Open Society Foundations’ NYC Office by Tirmizi Campbell
Architecture and design firm Tirmizi Campbell has completed the design for the Open Society Foundations’ office in the Argonaut building, located in Midtown Manhattan. Discover more of the project along with the architect's description after the jump:
From the Architects:
Architecture and design firm Tirmizi Campbell has completed the design for the Open Society Foundations’ office in the Argonaut building, located in Midtown Manhattan. The Open Society Institute (OSI) is the administrative hub of the Open Society Foundations, an organization founded by philanthropist and investor George Soros to promote equality and other basic human rights at home and abroad. The organization brought on Tirmizi Campbell to create a democratic, equitable, open, and flexible space that would reflect the fundamental principles and the global identity of their organization.
Tirmizi Campbell completed a gut renovation of the interior, including ten floors of office space and the rooftop, to accommodate the Open Society Institute’s 400 employees. Firm principals Asifa Tirmizi and Scot Campbell worked directly with an appointed committee that represented various programs within Open Society Foundations. After Tirmizi Campbell presented each phase of the design process, the committee then submitted comments and voted on design options for each area within the multi-floor office. Throughout the collaborative process, Tirmizi and Campbell negotiated design solutions to bring the committee to agreement. When they came to an impasse on the office layout, the designers’ hybrid solution was to vary the floor plans slightly on each floor, providing private offices for some and generous six-by-eight foot workstations for others.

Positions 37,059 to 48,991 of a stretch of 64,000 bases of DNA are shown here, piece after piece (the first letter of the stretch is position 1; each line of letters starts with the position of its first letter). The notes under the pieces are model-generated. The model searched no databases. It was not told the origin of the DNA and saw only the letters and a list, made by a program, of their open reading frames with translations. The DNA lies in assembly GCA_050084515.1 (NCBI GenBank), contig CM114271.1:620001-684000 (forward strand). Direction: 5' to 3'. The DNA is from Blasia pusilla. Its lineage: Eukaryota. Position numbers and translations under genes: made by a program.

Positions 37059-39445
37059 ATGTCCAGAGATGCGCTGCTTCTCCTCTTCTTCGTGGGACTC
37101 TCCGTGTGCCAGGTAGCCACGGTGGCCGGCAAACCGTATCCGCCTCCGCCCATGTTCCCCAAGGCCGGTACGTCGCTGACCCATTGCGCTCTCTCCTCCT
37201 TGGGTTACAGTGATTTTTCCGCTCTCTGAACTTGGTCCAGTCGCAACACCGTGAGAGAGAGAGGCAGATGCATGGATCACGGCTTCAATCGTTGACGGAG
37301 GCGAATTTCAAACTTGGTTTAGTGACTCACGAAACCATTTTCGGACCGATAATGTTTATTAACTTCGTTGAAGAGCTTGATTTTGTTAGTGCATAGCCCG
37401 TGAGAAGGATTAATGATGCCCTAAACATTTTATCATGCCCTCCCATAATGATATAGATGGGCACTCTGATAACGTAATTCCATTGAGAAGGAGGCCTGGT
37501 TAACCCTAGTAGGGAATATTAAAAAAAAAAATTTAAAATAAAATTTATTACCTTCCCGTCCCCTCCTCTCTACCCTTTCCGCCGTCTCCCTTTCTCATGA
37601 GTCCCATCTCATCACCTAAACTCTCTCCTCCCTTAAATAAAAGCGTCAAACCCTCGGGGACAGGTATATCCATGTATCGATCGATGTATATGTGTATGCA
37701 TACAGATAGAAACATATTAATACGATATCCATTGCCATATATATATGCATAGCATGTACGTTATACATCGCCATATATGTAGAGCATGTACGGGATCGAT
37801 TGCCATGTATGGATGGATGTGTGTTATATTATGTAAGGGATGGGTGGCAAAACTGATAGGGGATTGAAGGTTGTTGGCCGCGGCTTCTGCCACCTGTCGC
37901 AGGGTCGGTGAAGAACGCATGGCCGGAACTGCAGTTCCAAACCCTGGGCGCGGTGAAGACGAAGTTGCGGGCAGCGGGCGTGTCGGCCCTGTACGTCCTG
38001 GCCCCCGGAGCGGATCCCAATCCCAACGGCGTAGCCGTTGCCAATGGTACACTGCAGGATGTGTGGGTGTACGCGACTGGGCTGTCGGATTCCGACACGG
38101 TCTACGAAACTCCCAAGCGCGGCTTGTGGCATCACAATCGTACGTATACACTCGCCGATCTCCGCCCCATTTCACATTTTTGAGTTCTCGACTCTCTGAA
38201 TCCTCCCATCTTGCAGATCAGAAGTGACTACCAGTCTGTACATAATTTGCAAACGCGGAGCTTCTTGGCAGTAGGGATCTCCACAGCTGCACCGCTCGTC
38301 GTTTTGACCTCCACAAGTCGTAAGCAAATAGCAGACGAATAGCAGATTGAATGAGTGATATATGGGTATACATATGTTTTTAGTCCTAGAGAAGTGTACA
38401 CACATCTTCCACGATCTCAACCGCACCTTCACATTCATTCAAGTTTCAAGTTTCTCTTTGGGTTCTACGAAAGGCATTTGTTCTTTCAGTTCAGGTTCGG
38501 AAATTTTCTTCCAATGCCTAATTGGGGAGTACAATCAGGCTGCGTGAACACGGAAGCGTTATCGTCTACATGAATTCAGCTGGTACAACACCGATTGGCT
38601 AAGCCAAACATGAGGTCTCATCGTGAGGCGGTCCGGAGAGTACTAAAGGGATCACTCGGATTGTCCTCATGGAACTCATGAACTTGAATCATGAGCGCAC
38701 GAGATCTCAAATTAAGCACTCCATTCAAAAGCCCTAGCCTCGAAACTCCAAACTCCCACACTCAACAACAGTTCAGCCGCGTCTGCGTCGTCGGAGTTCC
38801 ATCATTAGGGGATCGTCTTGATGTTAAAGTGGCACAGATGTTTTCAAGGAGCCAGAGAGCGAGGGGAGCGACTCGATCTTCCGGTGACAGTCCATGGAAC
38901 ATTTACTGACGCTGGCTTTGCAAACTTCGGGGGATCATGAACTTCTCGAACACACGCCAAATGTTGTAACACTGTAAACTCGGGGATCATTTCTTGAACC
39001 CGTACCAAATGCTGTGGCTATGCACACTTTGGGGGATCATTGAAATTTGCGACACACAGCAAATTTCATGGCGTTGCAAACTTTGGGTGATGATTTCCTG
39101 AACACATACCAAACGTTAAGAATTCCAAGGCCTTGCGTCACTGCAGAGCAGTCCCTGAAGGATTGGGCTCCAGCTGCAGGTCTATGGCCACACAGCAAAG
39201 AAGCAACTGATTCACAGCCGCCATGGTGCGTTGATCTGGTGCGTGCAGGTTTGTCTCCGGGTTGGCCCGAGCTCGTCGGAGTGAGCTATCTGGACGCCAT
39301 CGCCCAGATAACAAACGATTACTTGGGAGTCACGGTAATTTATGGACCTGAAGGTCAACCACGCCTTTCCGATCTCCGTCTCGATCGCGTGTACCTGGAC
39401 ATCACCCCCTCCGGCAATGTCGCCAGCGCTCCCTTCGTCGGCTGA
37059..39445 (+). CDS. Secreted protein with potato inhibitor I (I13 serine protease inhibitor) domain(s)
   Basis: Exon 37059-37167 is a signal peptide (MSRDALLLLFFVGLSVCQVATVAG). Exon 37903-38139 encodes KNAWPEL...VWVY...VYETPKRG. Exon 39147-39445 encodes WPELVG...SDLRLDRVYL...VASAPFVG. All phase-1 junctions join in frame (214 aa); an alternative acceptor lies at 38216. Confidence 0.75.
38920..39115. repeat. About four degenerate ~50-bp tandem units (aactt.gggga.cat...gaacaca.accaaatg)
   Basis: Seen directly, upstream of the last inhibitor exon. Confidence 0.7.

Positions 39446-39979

The architecture of the landmarked structure, built in 1909, set the physical parameters for the design. Tirmizi Campbell stripped the structure down to its bones in some areas, exposing the building’s steel columns, creating a less corporate aesthetic. They restored the historic lobby and added two custom light fixtures bringing contemporary touches to the space’s gothic aesthetic. A dramatic floating staircase ties the lobby to the lower level, which is home to a spacious conference center and a gallery where rotating art exhibits are curated by the Documentary Photography Program. The lower level is also outfitted with minimalist yet monolithic elements, such as large stone slabs, antique brass, and dark wood slats, that help transition the space from the historic lobby to the floor’s conference and gallery area.
Upstairs, each office floor has its own identity. Tirmizi Campbell applied four different color palettes一red, blue, yellow, and aqua一to eight levels so that the staff could identify each floor by a given color. Each office floor has a pantry with seating, a conference room with windows looking out onto 57th Street, open meeting areas, and workstations with ample space.
Lunchtime provides a unique experience for OSI staff. The dining room, filled with natural light thanks to its glass-enclosed structure, is located on the top floor. Inside, punches of color found on upholstery are set against a neutral color palette with gray at the forefront. The top floor’s terrace offers a dining option outside with an abundance of greenery, steel mesh seating, small cafe tables, and a view of Midtown Manhattan. The exterior walls of the dining room are finished with bright orange panels to add fragments of color for those sitting outside.
Tirmizi Campbell’s transformation of the OSI office resulted in an open, flexible space that reflects the company’s values, mission, and community.